ORLANDO — During yesterday’s cybersecurity panel discussion here at the CNS Partnership Conference, moderator Matthew Eggers from the U.S. Chamber of Commerce asked audience members whether they had ever been hacked. Using digital polling devices, 40 respondents said “no,” 23 said “I don’t know” and 23 said “yes.”
Another question asking whether attendees’ IT departments can prevent future hacks, the largest number of responses (44) said they had confidence that 75% to 99% of attacks could be thwarted today.
Those results, alone, should be cause for alarm across the industry, noted the panel of cybercrime experts, who later discussed the enormous vulnerability of most air cargo security systems. Faye Francy, a security expert from Boeing’s Aviation Information Sharing and Analysis Center (AISAC), said some “advanced persistent threats” are able to hack many systems for six to nine months before any IT expert could detect a problem. And by then it’s far too late.
Tom Mills, from the U.S. Department of Customs and Border Protection, told attendees that the web is rife with state-sponsored hackers, and many more “opportunity hackers” that do nothing more than look for “sloppy security systems” and pick the “easy to exploit” companies.
There are misconceptions about cybersecurity. Dallas Bishoff, a client security officer, information risk management, for HP’s Enterprise Security Services, said the biggest threat does not come from rogue states like North Korea, or even from mischievous teenager hackers on a lark – it’s from teams of professionals.
“You have to remember, they’re well-financed,” he said. “They pay their mortgages on the money they make. They’re automated and very fast, taking as little as 90 seconds to get in.”
As disquieting as the figures were, the panel did have some positive advice to give, including taking a more aggressive role with security and banding together with competitors to prevent future attacks. Francy encouraged the audience to get involved with AISAC and to move security to the forefront. “We want to move cybersecurity away from being just an afterthought,” she said. By taking webinars and other courses on real-time threat intelligence, many air cargo operations can eliminate some risks just by understanding their vulnerabilities. “Situational awareness is quite powerful,” she added.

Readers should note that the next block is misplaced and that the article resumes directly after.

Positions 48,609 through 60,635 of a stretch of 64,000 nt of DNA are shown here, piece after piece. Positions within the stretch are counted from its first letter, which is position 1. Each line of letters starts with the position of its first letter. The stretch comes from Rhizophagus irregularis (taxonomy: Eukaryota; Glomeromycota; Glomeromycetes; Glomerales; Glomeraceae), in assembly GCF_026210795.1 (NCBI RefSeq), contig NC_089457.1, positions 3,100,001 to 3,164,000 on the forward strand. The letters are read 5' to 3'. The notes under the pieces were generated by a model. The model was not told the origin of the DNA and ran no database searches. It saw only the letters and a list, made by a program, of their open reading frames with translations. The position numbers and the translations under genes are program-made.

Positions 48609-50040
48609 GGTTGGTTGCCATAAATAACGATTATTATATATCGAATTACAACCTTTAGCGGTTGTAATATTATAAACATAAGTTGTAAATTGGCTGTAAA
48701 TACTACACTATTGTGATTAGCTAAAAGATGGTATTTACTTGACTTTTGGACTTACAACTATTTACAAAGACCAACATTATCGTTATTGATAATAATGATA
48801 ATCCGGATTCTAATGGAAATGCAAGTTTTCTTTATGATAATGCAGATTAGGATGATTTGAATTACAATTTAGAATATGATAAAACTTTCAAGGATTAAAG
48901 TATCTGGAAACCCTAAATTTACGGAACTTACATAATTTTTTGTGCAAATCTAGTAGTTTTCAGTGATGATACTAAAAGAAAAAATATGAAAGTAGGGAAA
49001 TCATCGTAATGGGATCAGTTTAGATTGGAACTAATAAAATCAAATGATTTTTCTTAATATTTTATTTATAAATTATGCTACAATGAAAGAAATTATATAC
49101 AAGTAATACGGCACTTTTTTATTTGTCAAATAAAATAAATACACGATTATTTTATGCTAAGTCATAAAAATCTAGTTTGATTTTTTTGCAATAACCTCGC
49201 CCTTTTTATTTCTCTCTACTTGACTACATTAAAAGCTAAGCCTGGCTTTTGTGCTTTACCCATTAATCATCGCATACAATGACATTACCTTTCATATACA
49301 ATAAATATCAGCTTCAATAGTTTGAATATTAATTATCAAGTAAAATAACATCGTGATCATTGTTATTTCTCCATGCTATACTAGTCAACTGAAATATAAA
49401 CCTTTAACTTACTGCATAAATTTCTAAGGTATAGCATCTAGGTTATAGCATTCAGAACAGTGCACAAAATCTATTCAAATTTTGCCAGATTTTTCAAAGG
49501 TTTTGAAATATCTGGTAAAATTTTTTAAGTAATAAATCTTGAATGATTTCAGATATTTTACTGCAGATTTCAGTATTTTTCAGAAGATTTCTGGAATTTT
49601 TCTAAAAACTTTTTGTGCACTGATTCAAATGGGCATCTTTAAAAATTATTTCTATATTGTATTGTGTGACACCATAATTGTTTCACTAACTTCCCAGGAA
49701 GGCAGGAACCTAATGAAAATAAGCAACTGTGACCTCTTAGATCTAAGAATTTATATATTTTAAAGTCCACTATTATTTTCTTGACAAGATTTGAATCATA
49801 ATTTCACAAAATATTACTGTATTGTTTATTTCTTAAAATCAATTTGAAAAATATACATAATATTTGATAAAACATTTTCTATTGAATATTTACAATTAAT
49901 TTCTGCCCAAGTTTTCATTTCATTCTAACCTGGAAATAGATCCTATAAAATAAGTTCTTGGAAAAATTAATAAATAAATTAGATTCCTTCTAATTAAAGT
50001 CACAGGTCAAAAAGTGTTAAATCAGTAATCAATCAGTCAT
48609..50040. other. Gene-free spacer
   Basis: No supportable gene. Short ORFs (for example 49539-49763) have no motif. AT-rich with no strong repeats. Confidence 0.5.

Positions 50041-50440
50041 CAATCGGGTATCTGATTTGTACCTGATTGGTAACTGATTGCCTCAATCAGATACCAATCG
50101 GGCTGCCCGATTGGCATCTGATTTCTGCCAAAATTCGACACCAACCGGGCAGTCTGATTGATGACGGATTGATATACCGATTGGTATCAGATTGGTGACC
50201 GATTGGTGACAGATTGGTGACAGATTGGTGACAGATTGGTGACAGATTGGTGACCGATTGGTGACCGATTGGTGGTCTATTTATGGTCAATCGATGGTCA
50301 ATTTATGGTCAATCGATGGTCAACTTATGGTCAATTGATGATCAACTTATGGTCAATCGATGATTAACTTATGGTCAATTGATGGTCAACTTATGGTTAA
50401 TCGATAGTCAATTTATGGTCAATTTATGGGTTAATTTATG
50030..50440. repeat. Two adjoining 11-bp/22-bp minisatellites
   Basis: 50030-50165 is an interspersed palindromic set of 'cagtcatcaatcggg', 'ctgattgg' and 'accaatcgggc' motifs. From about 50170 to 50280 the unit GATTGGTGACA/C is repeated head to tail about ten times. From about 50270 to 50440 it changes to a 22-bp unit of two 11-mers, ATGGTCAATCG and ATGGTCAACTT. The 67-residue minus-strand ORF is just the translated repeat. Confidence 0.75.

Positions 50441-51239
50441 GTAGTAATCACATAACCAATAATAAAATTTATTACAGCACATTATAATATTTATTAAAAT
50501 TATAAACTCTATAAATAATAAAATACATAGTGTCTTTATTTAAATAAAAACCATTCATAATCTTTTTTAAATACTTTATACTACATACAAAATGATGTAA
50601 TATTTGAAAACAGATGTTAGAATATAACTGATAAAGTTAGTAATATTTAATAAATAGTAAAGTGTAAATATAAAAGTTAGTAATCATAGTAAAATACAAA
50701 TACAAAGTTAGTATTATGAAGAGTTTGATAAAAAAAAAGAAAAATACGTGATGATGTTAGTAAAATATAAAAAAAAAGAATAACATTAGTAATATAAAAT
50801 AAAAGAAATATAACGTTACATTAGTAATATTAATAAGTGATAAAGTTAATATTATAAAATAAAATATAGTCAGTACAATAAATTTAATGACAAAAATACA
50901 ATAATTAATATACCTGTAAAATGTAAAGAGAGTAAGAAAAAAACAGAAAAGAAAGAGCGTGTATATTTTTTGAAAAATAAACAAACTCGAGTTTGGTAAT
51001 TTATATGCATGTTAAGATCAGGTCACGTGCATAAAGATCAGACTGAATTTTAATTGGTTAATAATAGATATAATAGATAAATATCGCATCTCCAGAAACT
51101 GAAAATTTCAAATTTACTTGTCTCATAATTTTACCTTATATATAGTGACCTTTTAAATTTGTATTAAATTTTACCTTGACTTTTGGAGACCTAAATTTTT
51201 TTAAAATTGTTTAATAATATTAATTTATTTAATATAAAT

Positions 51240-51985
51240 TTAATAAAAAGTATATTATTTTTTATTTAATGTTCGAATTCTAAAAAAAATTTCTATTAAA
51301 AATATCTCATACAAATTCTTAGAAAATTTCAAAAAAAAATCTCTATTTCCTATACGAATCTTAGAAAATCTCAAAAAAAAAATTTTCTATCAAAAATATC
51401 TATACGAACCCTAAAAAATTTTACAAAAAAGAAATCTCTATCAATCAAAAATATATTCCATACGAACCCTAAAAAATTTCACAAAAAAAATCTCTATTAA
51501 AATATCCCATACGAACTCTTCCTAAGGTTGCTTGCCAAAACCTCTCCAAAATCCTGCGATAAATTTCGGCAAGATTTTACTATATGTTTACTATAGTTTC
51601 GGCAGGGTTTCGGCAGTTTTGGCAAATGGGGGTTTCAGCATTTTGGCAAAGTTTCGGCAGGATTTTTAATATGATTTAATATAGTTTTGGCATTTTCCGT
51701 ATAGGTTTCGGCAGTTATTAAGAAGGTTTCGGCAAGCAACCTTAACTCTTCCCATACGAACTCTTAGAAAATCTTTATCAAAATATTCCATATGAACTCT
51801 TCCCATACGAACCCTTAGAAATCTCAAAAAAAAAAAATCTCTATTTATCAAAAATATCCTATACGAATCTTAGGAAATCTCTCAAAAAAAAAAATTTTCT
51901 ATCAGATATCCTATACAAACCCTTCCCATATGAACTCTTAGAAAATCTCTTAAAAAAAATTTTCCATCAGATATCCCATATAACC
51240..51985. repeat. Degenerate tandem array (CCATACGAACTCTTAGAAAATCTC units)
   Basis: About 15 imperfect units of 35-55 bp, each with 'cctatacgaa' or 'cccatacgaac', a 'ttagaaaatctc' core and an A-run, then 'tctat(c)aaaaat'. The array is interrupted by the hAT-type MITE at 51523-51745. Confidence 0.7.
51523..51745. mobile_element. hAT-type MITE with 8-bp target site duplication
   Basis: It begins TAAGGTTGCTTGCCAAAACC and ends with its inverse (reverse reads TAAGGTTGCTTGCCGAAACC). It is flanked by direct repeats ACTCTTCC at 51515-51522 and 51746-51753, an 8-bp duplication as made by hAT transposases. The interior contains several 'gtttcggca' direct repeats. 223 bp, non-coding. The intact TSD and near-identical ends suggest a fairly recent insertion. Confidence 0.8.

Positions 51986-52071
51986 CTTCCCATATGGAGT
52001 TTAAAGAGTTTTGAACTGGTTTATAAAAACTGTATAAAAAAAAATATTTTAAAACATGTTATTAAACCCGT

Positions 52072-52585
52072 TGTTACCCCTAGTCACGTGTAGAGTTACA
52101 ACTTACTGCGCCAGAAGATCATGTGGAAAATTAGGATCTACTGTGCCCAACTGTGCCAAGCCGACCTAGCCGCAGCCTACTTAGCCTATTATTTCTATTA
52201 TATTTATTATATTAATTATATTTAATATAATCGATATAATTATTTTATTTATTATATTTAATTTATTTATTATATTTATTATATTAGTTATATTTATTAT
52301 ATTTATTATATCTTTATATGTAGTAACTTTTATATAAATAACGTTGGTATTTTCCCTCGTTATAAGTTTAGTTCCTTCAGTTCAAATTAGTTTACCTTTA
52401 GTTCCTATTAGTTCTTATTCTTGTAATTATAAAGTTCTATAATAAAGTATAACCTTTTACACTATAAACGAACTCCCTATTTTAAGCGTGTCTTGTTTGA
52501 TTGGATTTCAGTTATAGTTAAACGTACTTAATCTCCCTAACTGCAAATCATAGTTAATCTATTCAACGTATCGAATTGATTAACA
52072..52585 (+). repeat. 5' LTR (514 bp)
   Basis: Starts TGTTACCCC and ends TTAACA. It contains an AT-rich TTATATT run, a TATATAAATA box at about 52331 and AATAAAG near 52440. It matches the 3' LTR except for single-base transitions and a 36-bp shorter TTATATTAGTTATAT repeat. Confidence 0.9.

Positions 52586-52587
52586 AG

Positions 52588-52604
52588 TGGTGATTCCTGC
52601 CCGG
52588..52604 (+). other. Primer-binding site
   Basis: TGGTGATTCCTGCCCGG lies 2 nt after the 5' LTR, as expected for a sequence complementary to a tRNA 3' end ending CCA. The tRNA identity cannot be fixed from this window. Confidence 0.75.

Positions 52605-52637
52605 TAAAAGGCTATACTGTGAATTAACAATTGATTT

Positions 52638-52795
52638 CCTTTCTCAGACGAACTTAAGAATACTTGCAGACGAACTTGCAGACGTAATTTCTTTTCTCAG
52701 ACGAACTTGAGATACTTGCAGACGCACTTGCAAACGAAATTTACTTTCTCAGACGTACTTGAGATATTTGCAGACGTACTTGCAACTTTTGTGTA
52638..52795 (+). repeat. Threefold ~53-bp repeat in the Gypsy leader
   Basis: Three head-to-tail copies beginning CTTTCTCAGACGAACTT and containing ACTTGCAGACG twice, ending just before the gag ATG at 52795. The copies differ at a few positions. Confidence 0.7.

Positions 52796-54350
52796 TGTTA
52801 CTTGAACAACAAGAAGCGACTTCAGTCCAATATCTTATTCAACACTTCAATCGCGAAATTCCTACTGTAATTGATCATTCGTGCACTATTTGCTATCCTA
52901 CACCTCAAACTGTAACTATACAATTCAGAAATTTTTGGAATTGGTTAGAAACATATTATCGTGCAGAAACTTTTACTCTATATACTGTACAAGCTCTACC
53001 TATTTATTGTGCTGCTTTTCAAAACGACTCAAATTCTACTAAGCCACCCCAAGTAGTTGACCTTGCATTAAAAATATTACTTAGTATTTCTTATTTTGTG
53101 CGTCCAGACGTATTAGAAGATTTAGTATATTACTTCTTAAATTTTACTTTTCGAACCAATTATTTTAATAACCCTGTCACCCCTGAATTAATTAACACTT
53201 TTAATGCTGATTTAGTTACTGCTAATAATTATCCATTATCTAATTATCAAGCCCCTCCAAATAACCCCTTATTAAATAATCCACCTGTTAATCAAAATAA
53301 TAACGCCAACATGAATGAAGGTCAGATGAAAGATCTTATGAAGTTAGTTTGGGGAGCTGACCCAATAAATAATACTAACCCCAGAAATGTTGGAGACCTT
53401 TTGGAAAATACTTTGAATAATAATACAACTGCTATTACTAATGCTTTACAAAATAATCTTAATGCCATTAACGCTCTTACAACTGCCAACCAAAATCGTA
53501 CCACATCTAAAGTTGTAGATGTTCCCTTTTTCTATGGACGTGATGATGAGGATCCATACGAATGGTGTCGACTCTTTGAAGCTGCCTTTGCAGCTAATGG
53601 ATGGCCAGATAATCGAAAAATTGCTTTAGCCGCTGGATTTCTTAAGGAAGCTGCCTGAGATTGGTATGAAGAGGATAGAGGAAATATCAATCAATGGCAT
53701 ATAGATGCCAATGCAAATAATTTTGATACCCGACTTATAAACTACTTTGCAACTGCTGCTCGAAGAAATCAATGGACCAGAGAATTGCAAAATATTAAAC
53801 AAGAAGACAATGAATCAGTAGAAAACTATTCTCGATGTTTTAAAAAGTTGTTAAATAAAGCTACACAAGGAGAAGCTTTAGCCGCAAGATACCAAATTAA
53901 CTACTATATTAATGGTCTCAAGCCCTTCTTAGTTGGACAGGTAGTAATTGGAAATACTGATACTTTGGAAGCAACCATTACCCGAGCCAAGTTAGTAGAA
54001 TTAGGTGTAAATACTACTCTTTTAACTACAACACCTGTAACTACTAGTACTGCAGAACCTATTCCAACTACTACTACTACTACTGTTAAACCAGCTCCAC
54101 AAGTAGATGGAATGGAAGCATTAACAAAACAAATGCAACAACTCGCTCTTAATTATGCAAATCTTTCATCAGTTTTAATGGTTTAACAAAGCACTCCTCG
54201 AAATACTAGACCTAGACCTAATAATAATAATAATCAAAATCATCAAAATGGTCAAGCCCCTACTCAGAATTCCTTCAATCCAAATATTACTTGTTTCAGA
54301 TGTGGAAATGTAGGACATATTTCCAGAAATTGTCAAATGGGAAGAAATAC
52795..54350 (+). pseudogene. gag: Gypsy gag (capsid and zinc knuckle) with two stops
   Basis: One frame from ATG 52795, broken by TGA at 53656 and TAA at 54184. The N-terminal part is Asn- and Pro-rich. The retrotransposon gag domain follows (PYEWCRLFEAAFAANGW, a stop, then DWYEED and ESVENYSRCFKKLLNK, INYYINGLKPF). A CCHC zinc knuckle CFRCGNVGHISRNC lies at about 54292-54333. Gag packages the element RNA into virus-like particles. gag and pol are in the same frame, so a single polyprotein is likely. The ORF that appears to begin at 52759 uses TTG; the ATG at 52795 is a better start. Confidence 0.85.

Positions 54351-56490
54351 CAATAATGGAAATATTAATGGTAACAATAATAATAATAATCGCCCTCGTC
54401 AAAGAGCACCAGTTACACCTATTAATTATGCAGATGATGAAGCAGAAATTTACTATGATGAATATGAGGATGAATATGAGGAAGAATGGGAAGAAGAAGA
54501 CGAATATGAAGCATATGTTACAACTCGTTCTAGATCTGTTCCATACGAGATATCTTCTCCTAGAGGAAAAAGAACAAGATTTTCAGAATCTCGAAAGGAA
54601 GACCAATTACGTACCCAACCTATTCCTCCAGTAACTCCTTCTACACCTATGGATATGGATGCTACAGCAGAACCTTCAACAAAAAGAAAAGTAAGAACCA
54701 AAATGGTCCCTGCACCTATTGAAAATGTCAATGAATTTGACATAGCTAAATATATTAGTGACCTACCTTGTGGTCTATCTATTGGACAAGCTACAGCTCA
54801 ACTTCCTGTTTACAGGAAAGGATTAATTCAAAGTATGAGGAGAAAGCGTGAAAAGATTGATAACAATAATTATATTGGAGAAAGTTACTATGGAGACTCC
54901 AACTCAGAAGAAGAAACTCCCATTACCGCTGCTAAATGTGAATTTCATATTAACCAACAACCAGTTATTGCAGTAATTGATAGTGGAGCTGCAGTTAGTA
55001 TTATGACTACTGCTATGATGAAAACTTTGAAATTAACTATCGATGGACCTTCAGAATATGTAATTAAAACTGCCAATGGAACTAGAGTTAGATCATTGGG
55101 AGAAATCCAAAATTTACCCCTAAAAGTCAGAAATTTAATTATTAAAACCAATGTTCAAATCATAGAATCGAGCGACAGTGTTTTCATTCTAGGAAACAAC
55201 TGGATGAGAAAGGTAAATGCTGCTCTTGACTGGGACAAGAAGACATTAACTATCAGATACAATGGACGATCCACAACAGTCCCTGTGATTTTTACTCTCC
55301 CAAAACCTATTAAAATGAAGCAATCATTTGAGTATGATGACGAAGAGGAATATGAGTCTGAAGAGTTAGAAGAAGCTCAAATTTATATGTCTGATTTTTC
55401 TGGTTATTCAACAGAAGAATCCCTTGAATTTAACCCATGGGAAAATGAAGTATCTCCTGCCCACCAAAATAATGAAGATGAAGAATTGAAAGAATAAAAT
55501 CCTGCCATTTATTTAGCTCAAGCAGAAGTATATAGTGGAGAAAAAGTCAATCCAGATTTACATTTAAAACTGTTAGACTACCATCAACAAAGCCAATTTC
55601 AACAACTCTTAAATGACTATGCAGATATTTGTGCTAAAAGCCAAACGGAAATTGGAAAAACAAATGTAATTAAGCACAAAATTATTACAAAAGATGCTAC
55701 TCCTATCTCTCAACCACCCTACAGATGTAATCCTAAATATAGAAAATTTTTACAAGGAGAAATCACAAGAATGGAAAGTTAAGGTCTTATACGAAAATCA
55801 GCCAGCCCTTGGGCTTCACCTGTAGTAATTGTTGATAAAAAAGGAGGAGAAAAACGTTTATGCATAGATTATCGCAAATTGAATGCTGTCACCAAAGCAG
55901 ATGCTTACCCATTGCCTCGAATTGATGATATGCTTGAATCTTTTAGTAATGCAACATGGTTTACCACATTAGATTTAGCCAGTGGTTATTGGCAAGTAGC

An even better course of action is to gain “collective awareness” by banding together with other companies – even with your competitors – and setting up information-sharing committees, Francy said. For those concerned about sharing sensitive data, she said it’s possible to anonymize the data and either share with private-sector partners or give it to the government to disseminate.
Bishoff agreed that sharing best practices data is the most efficient course of action so companies are “not reinventing the wheel.” Businesses should have agreed-upon security profiles about how to secure a connection, for instance. Having a true security framework gives companies the opportunity to evaluate their most vulnerable areas. “Don’t do security just because it’s some scary thing out there,” he said. “Make sure it’s tied to your business objectives.”
Eggers noted that “nothing is a panacea” to the cybersecurity threat, but he did say “the cloud can provide better security” than more conventional means. He also warned the audience not to get too obsessed with security. “Don’t let paranoia stop you from making progress with your business,” he said.
Still, the panel got the audience’s attention. By the end of the session, another quick digital poll was taken by the audience. When asked the question, “Are you concerned about your company’s ability to prevent hackers attacking your system?” only four said they were “not concerned,” while 25 said they were “somewhat concerned” and 34 – the largest response – said they were “very concerned.” Perhaps the CNS session was a wake-up call for many.